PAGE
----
Drop in consumer confidence worse than expected, says ANZ economist
Consumer confidence has dropped in the first week of January for the first time in more than 10 years and is now sitting nearly three points below what it was at the same time last year.
The ANZ-Roy Morgan Consumer Confidence dropped 2.4 pts to 106.0 during the first week of January, following a surge in cases of the omicron variant of COVID-19.
Over the past few weeks, tens of thousands of cases in NSW, Victoria, Queensland and South Australia have caused problems for businesses with staff forced to isolate due to catching COVID-19 or because of being a close contact. The surge in cases has likely contributed to the small decline in consumer confidence in the first week of January, a week in which consumer confidence normally increases to start the new year.
Consumer confidence this week was down in all states, particularly in South Australia (-11.8pts). Driving the decrease were negative movements in relation to current economic conditions and buying intentions going forward.
Nearly a third of Australians (down 2 ppts) still consider their families are “better off” financially than this time last year compared to 23 per cent (down 4ppts), who say their families are “worse off” financially, while 38 per cent (unchanged) expect their family to be “better off” financially this time next year, compared to 16 per cent (unchanged) who expect to be “worse off” financially.
Fewer Australians however, (14 per cent, down 5ppts), expect “good times” for the Australian economy over the next 12 months compared to 24 per cent (up 4ppts), who expect “bad times”.
In the longer-term, just over a fifth of Australians, 21 per cent (unchanged), are expecting “good times” for the economy over the next five years compared to 16 per cent (unchanged) expecting “bad times”.
Buying intentions decreased this week, with 38 per cent (down 3ppts) of Australians, saying now is a “good time to buy” major household items while 32 per cent (up 2ppts) say now is a “bad time to buy”.
ANZ head of Australian economics, David Plank, said confidence fell in all the major capitals, with Adelaide faring the worst.
“Over the decade from 2011 to 2020, consumer confidence has risen 2.6 per cent on average in the first survey of January compared to the last prior to Christmas. So, this result is even weaker than it seems,” he said.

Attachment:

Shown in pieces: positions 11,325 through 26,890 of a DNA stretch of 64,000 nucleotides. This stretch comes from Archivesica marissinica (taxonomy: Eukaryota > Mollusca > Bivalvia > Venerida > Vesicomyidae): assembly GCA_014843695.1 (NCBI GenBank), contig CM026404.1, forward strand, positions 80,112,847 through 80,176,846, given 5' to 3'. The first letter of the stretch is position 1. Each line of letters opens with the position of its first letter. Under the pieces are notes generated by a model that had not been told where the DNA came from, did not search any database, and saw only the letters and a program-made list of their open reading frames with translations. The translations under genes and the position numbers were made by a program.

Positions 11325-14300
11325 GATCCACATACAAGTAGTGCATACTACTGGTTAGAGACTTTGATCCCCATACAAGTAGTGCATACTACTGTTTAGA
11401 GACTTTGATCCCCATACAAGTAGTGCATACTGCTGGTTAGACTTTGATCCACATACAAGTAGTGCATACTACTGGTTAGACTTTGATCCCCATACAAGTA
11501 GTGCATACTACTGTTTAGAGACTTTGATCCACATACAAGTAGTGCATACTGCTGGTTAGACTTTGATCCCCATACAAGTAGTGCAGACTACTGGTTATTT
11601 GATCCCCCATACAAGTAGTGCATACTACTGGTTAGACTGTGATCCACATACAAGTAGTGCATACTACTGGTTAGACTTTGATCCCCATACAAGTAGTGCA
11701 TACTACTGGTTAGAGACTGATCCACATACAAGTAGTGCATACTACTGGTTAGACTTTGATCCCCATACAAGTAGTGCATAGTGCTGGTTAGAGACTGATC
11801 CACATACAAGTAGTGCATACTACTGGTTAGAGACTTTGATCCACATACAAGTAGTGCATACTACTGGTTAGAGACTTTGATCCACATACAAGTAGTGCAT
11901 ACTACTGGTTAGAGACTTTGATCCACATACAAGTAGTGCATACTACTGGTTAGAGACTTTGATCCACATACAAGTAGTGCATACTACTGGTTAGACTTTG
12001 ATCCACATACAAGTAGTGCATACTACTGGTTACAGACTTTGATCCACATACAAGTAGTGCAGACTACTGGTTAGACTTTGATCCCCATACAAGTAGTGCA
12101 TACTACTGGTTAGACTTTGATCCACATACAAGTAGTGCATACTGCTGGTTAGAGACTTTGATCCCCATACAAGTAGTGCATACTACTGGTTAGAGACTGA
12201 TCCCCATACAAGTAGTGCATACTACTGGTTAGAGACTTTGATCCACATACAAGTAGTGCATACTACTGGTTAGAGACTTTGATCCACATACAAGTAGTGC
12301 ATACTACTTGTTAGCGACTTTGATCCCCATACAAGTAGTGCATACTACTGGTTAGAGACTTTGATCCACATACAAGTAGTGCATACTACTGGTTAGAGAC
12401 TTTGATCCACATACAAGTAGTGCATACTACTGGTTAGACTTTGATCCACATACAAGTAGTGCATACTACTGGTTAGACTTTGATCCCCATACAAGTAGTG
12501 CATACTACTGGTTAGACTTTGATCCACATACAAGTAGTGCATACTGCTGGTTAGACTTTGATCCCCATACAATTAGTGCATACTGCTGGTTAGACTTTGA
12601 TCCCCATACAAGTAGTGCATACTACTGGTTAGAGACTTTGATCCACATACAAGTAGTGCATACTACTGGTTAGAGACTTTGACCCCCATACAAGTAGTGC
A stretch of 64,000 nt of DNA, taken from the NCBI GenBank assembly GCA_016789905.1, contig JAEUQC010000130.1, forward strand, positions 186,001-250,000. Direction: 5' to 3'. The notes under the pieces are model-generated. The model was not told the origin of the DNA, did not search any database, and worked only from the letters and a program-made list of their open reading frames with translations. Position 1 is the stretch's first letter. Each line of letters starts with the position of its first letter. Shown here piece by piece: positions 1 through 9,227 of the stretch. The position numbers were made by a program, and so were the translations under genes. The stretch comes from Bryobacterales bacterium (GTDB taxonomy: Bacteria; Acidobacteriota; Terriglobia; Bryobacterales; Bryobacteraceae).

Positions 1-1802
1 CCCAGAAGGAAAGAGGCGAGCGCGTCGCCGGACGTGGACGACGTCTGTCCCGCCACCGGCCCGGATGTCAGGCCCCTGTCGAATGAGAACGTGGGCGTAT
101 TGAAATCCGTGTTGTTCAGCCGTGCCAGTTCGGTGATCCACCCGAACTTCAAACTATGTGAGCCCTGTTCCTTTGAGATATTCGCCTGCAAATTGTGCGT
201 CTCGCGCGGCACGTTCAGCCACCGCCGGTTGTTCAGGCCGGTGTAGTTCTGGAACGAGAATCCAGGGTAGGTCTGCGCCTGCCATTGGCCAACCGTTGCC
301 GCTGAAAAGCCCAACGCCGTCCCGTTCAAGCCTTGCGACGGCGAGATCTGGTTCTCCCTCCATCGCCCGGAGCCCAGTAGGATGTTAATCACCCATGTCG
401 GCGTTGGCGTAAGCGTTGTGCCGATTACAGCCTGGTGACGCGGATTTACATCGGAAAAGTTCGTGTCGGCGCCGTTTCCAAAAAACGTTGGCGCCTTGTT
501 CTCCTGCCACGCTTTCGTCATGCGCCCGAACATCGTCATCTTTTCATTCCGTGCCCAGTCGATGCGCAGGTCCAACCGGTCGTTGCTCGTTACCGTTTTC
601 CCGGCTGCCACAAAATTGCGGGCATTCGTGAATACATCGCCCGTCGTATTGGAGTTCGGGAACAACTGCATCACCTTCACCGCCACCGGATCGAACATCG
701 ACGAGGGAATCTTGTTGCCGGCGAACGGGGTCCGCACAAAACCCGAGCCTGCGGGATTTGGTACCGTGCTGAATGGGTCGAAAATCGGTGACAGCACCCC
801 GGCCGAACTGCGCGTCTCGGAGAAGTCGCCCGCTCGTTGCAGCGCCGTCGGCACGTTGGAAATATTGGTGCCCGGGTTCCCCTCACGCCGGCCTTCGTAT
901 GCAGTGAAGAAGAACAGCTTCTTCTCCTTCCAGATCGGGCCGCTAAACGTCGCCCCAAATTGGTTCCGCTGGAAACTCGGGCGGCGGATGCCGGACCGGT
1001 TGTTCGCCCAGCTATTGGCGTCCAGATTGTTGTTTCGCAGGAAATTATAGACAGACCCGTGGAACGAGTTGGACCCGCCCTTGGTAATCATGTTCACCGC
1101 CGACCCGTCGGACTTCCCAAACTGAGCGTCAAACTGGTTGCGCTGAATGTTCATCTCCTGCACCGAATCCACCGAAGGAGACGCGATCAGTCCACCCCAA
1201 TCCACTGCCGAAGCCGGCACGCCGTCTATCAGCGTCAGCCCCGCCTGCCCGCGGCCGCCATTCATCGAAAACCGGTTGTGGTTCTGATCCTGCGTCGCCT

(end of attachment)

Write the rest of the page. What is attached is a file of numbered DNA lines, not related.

“Consistent with the drop in confidence, ANZ-observed spending is at its lowest level since the Delta lockdowns. The good news is that people are still relatively happy about their own financial circumstances. This potentially sets things up for a rapid rebound once people are more confident about health outcomes.”
ANZ spending data showed that retail sales jumped 7.3 per cent m/m in November, driven by strong Black Friday sales and the reopening of Melbourne retail on 29 October, which pushed up Victorian retailing 20 per cent m/m.
Sales in the ACT also jumped 19.3 per cent m/m after severe lockdown impacts while NSW, which reopened its retail after delta lockdowns in mid-October, also rose 5.1 per cent m/m in November.
However, ANZ observed-spending shows that most of the post-delta gains for retail spending reversed in January due to staff shortages, households in isolation and caution about going out in public.
Australia’s trade surplus continued its recent decline, falling $1.8 billion to $9.4 billion (versus market expectations of $10.6 billion, and it is expected the trade surplus to narrow further as bulk commodity prices continue to normalise from the record highs seen last year.
A strong rise in imports of over 6 per cent m/m was the primary driver of the decline of the surplus. Imports rose across the board with intermediate and other merchandise goods contributing the most to the rise.
Exports also rose, partially offsetting the strong lift in imports. Rural goods saw the largest rise, up over 13 per cent m/m. With rural commodity prices up around 4.5 per cent m/m, it looks like a lot of this was volume driven.